In the spring of 2015 Matsuri Takahashi, 24, joined the Dentsu advertising agency, one of the Japan’s most prestigious but demanding corporations, as a young recruit. Within a few months she was complaining to friends how exhausted she was.
“I want to die” she confided in a social media message to friends. And on Christmas day in 2015 she did just that, throwing herself from the roof of the company dormitory were she lived.
One year later, almost to the date, Tadashiki Ishii, the 65-year-old president of Dentsu, appeared at a press conference, bowing deeply in remorse and announcing that he would resign as corporate president early in the new year.
“We deeply regret failing to prevent the overwork of our new recruit, and I offer my sincere apology,” Ishii, said. “Although we took various counter measures, the issue of overwork has not improved,” he added.
Karoshi, a sinister-sounding Japanese word meaning death from overwork has become a hot topic ever since the Takahashi suicide. Last week the labor authorities in Fukui prefecture identified another suicide from overwork that took place last April.
In this case, a 40-year old section leader (manager) took his life after complaining about putting in as many as 200 extra hours a month. He was working for the Kansai Electric Power Co., on the restart of its nuclear reactors, a particularly stressful line or work, these days.
It is generally considered that the benchmark for karoshi is more than 80 hours of overtime or weekend work per month. Takahashi complained that she was forced to work for more than 100 hours of overtime. Sometimes she got only 10 hours of sleep a week.
Not all of the karoshi cases are so dramatic or so unambiguous. Sometimes it involves a seemingly perfectly healthy man (usually it is a man) in the prime of life who unaccountably dies from a heart attack or a stroke.
Karoshi entered the vocabulary in the 1980s, a time when Japan Inc. seemed like the economic juggernaut that would conquer the world, powered by tens of thousands of worker bees, known as salarymen willing to put in long hours for the good of the company.
At one time, the Japanese workaholic ethic was seen by trading partners, such as the United States, as practically an unfair trade practice. Washington and other trade partners pressured Japan to take more holidays.
To some extent Tokyo took these complaints to heart. Japan now boasts more holidays (15) than practically any other developed country, at least one and sometimes two a month. The former practice of working a half-day on Saturday is also rapidly disappearing.
What hasn’t changed is the fabled Japanese work ethic. The lights still burn well into the evening at many corporate offices. One of the measures Dentsu has undertaken was to turn them off by 10 pm.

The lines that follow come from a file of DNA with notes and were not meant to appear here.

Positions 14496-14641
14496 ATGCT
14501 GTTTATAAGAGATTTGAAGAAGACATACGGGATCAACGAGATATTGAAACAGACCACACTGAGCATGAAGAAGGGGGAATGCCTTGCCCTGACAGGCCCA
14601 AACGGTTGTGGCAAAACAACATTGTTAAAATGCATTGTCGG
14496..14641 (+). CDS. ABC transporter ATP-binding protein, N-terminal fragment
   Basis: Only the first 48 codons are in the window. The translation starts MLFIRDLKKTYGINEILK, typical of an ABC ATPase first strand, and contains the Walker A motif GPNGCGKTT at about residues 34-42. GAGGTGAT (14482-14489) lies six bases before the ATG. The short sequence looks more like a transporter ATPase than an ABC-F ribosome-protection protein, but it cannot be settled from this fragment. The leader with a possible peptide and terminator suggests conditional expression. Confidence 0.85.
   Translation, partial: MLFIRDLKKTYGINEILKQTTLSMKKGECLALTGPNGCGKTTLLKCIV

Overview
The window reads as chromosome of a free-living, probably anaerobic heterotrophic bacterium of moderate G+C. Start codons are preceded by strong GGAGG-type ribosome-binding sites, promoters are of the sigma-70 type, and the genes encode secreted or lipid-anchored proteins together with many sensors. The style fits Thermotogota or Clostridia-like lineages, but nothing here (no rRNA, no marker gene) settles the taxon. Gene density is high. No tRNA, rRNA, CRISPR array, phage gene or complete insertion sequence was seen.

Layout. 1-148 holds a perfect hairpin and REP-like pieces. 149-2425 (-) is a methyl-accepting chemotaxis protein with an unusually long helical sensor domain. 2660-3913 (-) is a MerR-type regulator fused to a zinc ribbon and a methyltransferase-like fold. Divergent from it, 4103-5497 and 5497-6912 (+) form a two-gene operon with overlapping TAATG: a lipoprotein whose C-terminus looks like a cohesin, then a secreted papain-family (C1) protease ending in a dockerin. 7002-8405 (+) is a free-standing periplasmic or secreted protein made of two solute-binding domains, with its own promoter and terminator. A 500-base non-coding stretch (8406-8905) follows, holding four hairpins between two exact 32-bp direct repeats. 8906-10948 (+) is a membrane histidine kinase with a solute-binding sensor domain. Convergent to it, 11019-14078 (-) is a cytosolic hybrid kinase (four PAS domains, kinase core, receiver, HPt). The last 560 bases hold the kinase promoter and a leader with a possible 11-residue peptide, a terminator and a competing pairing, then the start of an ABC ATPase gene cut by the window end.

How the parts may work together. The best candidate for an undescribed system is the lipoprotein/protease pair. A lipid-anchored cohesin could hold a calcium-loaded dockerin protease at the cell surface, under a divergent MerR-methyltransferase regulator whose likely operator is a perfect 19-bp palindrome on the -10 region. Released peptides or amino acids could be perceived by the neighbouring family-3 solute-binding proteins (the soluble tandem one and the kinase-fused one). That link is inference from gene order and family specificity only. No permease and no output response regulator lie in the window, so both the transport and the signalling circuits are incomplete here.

Japan’s situation in the world has changed, but not the ethic. Japan may not be the economic world-beater that it was 20 years ago. But even in a stagnant economy there is still serious competition.
And with the declining birth rate, some important sectors of the economy, such as nursing home care, face labor shortages and have to compensate by putting more work and overtime on to the existing staff.
In October the labor ministry issued a “white paper” on the subject of karoshi, saying that under present conditions one worker in five is in danger of death from overwork, which it define as more than 80 hours of overtime per month.
The Tokyo prosecutor’s office has opened a case against Dentsu, but it is difficult to prove that deaths occurred due to overwork. There were more than 2,000 suicides a month in Japan in 2015. So far only three of them have been officially defined as karoshi – Takahashi, a Filipino guest worker in a program notorious for abuse and the more recent case.
In December the labor ministry said it would begin releasing names of the companies that abuse overtime rules. If the companies cannot be easily prosecuted, then maybe they can be shamed into treating workers better.
In the wake of the Takahashi scandal, more companies are insisting that their employees leave work at a reasonable hour and also take their allotted vacation time, which many Japanese pass up. Tokyo’s new governor, Yuriko Koike decreed that no municipal workers would stay past 8 p.m.
But it will take time to end old habits. Many Japanese stay at their desks late into the evening not so much because of the workload per se but because they don’t want their bosses to think that they are slackers.